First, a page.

No Monkeys, No Chocolate
by Melissa Stewart
and Allen Young
Charlesbridge, 2013
for ages 5-8
ISBN 978-1-58089-287-2
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“Stewart hooks readers with a title that prompts inquiry, and then connects readers with their prior knowledge and interest: chocolate’s role in desserts and tasty treats. Next, she moves into the process by which cocoa beans are processed, and then further back to where and how they grow, and the interrelationships within the rainforest that make it happen ....  No Monkeys, No Chocolate makes for a great read aloud, and provides a marvelous introduction to cocoa, life cycles, the rain forest, and the concept of interdependence in nature.” (Read the full review.)
“Brilliant book. Packed with well organized facts about how delicate and important multiple organisms are within the ecosystem which impacts the creation of chocolate/cocoa beans. Since I am thoroughly addicted to dark chocolate, I loved learning more through every stage .... I cannot wait to read it aloud!”
“I love chocolate. So, of course, a title like No Monkeys, No Chocolate caught my attention. Stewart has effectively combined factual information about cocoa beans with a touch of humor to make an enjoyable read for children.”
(Read the full review.)
“No Monkeys, No Chocolate can be used for units on plants and plant structures, ecology (food webs, ecosystems) and even writing. It will be a must for chocolate lovers, too. Be prepared to discover many new things about something we all take for granted.” (Read the full review.)
“No Monkeys, No Chocolate by Melissa Stewart and Allen Young with illustrations by Nicole Wong is a work of nonfiction rising above other titles for its authenticity in text and pictures.  Even after several readings I found myself actively engaged each time, looking for added items in the visuals and marveling at the knowledge I was gleaning from the writing.  I highly recommend this book to be included in library and classroom collections.” (Read the full review.)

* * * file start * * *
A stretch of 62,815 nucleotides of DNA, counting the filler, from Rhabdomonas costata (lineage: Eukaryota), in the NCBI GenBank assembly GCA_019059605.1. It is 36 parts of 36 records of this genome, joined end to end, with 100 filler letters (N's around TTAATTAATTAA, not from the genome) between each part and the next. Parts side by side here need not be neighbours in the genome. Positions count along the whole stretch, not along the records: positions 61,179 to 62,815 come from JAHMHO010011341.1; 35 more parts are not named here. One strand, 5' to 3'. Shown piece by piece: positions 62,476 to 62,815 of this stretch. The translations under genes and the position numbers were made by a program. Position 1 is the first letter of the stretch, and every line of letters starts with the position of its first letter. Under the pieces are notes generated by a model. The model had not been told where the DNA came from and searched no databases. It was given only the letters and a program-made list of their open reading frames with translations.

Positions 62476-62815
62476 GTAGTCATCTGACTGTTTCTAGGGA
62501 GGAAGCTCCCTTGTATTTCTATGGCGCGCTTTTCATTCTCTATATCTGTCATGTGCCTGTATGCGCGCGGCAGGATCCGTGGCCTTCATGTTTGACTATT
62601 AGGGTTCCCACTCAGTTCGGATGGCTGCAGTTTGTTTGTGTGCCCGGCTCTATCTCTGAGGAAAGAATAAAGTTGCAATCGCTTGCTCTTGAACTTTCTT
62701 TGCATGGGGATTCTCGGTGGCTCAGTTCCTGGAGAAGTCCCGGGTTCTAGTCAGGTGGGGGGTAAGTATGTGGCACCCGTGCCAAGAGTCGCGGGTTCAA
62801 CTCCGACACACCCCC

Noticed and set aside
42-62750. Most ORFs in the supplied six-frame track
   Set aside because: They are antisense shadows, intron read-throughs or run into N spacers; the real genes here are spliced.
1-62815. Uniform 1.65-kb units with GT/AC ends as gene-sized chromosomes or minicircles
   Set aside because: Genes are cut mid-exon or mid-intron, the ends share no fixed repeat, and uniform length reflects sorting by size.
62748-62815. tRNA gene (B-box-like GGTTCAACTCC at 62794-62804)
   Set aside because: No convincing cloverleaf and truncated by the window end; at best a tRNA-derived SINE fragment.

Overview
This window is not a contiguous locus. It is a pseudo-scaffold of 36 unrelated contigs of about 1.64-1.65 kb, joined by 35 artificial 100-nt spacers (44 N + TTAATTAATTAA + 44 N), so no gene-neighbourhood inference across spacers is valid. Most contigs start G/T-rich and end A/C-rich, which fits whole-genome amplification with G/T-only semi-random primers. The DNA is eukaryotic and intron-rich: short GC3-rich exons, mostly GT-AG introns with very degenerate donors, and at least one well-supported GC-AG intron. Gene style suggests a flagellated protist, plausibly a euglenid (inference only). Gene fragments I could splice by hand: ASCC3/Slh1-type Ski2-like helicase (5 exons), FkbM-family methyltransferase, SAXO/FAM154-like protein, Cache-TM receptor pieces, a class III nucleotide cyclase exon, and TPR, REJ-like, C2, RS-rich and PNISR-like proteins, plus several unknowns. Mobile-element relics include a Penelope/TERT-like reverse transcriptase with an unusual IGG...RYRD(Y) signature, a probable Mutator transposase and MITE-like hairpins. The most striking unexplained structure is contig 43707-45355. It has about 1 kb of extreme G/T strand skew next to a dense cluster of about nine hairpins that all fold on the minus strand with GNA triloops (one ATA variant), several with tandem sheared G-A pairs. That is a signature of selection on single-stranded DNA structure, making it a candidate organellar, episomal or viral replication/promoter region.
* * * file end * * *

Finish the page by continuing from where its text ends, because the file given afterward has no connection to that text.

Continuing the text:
“No Monkeys, No Chocolate is an interesting and thorough account of how cocoa trees produce the beans that bring us the wonderful food. The sequence of the book is a clever way to present the information. I would add this book to a unit on plants and it could also be used to teach the skill of sequencing. Good stuff!” (Read the full review.)
“In this fascinating book readers will learn about all cocoa trees and they will come to realize that these trees depend on an intricate little ecosystem that is inhabited by insects, reptiles, monkeys and other creatures. . . . . The authors provide readers with further information about cocoa trees and rainforests, and they tell readers what they can do to help protect rain forests. An author’s note also explains how the authors came to write this book.” (Read the full review.)
“This is a fascinating look at the complexities of something that many of us take for granted. . . . enticing both in its premise and its execution. The art has a wonderful lightness to it that fits the subject particularly well. The clever little bookworms add a whimsical note to the entire book with their ballooned speech bubbles, ballcap, flower and skirt.  A winner of a nonfiction picture book, this is one sweet addition to any library.” (Read the full review.)
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